The UK and Gibraltar stand ready to find “deeper forms” of cross-border cooperation with Spain, Britain told the United Nations yesterday, amid separate warnings from Madrid that failure to reach agreement on the Rock’s post-Brexit relationship with the European Union could spell “economic disaster” for communities on either side of the border.
The exchanges between UK and Spanish diplomats took place at the meeting of the UN’s Fourth Committee on decolonisation, which earlier this week heard from Gibraltarian representatives including Deputy Chief Minister Dr Joseph Garcia.
The UN meeting came against the backdrop of intense negotiations between the UK and the EU on withdrawal and transitional arrangements, and between Gibraltar, the UK, Spain and the EU as to the Rock will plug into any wider Brexit deal.
Few details have emerged of the detailed content of those discussions or what shape any agreement on Gibraltar might take.
But concerns about the impact of Brexit on the Rock and the neighbouring Campo were plainly evident throughout this year’s discussions at the UN meeting.
Yesterday, in exercising a right of reply to earlier contributions from Agustín Santos, Spain’s permanent representative to the UN, a UK representative refrained from talking explicitly about Brexit, but sent a clear signal nonetheless.
“Her Majesty’s Governments of the United Kingdom and Gibraltar stand ready to engage with Spain to establish new and deeper forms of cooperation to address issues of mutual importance in the wider region, through dialogue that fully reflects the wishes, interests, rights and responsibilities of the people and Government of Gibraltar,” the UK delegate said.
Responding to that statement, Spain’s Mr Santos was far more direct, stressing the “very urgent” need for an agreement on Gibraltar’s post-Brexit arrangements.
“It is evident that after so many years talking about sovereignty, we could find ourselves with a much more urgent problem,” Mr Santos said.
“If we don’t reach an agreement, the ones who will be directly affected will be the communities on either side of the fence.”
Mr Santos warned that without an agreement, the economies of Gibraltar and the Campo could “collapse at this decisive moment”.
If that happened, he added, the only thing left to talk about would be “the economic disaster produced by the lack of an agreement”.
He told the UN that the situation arose because of the UK’s decision to leave the EU, underscoring Spain’s commitment to negotiate and reach agreements “in the medium and long term”.
Earlier this week Mr Santos had set out Spain’s traditional position on sovereignty and territorial integrity, but also desire for dialogue and cooperation on practical matters in the face of Brexit.
In its statement to the UN, the UK Government countered the core arguments set out by Spain.
The UK Government underscored, for example, its well-known stance on the Rock’s British sovereignty and the rights of Gibraltarians to self determination.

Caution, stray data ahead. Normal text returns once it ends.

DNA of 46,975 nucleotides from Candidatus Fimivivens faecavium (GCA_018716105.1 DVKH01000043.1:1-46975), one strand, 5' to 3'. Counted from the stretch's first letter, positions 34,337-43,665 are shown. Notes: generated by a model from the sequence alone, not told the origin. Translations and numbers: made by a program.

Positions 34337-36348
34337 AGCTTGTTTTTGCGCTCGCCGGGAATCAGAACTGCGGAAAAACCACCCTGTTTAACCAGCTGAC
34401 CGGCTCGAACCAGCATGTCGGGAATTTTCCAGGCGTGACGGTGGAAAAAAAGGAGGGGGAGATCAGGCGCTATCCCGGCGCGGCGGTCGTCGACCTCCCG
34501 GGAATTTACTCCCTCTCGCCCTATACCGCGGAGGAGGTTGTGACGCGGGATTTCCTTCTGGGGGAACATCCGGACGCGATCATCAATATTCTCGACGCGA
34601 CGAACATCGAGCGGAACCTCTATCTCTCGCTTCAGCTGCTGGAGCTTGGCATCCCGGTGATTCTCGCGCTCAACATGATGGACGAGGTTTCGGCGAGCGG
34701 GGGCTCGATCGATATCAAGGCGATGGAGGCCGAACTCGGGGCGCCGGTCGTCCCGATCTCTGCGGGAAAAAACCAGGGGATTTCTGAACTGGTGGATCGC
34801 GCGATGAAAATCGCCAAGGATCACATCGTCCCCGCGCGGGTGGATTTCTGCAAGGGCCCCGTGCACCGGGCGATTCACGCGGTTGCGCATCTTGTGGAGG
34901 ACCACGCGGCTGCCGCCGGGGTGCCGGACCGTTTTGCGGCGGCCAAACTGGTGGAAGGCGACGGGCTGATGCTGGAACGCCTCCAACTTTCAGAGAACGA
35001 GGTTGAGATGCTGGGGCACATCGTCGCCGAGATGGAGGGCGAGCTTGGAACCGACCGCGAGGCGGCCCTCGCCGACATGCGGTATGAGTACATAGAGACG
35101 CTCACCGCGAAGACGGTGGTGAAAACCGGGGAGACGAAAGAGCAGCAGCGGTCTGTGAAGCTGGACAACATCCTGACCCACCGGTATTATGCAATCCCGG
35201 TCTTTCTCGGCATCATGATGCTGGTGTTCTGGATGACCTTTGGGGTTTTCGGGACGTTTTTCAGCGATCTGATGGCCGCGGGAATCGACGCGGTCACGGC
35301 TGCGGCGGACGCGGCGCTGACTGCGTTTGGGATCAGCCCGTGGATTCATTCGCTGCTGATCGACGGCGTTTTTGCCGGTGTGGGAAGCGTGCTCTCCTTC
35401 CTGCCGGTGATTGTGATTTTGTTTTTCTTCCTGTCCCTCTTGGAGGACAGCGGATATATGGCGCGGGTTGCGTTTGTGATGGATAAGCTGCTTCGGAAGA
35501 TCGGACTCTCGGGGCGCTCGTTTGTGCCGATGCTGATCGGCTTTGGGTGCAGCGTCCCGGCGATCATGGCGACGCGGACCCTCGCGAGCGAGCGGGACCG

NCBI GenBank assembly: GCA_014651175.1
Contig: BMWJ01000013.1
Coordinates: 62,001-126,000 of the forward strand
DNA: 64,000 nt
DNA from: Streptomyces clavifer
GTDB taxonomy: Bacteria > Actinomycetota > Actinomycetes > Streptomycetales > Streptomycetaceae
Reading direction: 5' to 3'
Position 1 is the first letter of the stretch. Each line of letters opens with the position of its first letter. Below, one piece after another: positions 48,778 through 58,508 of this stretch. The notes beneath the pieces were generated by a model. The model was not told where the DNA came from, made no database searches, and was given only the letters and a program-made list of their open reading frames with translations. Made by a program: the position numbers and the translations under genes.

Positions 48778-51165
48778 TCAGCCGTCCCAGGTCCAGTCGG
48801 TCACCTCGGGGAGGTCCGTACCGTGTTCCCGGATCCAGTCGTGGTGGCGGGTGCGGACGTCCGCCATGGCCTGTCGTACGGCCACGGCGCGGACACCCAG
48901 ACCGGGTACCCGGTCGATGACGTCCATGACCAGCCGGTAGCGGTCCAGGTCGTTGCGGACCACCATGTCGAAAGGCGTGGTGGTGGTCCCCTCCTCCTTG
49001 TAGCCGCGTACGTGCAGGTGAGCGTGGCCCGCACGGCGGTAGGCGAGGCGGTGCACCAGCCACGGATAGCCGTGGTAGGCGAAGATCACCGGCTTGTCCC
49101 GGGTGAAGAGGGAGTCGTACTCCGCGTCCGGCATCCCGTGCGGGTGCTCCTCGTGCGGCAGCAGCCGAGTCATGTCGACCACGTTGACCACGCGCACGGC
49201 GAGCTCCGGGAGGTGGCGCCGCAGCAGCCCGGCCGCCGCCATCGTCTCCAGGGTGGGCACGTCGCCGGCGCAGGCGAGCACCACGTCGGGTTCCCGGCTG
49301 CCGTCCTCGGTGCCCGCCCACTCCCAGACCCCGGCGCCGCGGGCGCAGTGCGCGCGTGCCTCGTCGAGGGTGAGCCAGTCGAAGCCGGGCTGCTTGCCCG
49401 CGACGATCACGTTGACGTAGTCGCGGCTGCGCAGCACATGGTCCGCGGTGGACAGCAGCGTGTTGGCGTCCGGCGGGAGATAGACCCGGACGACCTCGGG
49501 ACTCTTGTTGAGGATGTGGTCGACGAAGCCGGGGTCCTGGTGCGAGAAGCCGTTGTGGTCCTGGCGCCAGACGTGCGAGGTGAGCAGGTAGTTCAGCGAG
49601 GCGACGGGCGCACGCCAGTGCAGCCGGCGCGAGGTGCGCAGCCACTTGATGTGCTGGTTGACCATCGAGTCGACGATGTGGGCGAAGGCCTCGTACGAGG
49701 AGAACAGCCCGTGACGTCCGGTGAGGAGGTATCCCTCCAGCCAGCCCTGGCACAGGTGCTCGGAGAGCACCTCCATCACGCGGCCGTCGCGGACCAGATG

It highlighted “modern and mature” constitutional relationship between Gibraltar and the UK, reiterating the UK Government’s double-lock commitment never to change or even discuss sovereignty against the freely and democratically expressed wishes of the Gibraltarians.
“The United Kingdom reaffirms its commitment to safeguard Gibraltar, its people and its economy,” the UK delegate told the UN committee.
The UN was reminded too of the UK and Gibraltar’s commitment to the trilateral forum for dialogue, and their regret at Spain’s decision to step back from the framework under the Partido Popular in 2011.
Ironically perhaps, Mr Santos, the Spanish ambassador, is no stranger to that forum, having served as chief of staff for former Socialist Foreign Minister Miguel Angel Moratinos, who signed the Cordoba agreement reached through that process of dialogue.
But Brexit and hopes for better cooperation aside, there remained clear and longstanding areas of disagreement.
Responding to the Spanish statement earlier this week, the UK refuted Madrid’s position that the isthmus had been “illegally occupied” and that the Rock enjoyed no territorial waters.
Instead, the UK said it would continue to uphold British sovereignty through proportionate naval and diplomatic responses to illegal Spanish incursions into British waters.
The UK also highlighted Gibraltar’s cooperation with the European Commission and its ongoing investigation into the Rock’s tax regime.
“We are confident that Gibraltar’s tax regime will be found to comply with all applicable EU and international standards,” the UK representative said.
It highlighted too the European Commission’s recognition of the “significant steps” taken by Gibraltar to tackle cigarette smuggling, adding: “Her Majesty’s Government of Gibraltar has repeatedly made clear its desire to work more closely and directly with its Spanish counterparts to tackle this issue.”
Those last two statements are significant because Spain has raised these as areas of concern within the context of the ongoing Brexit discussions.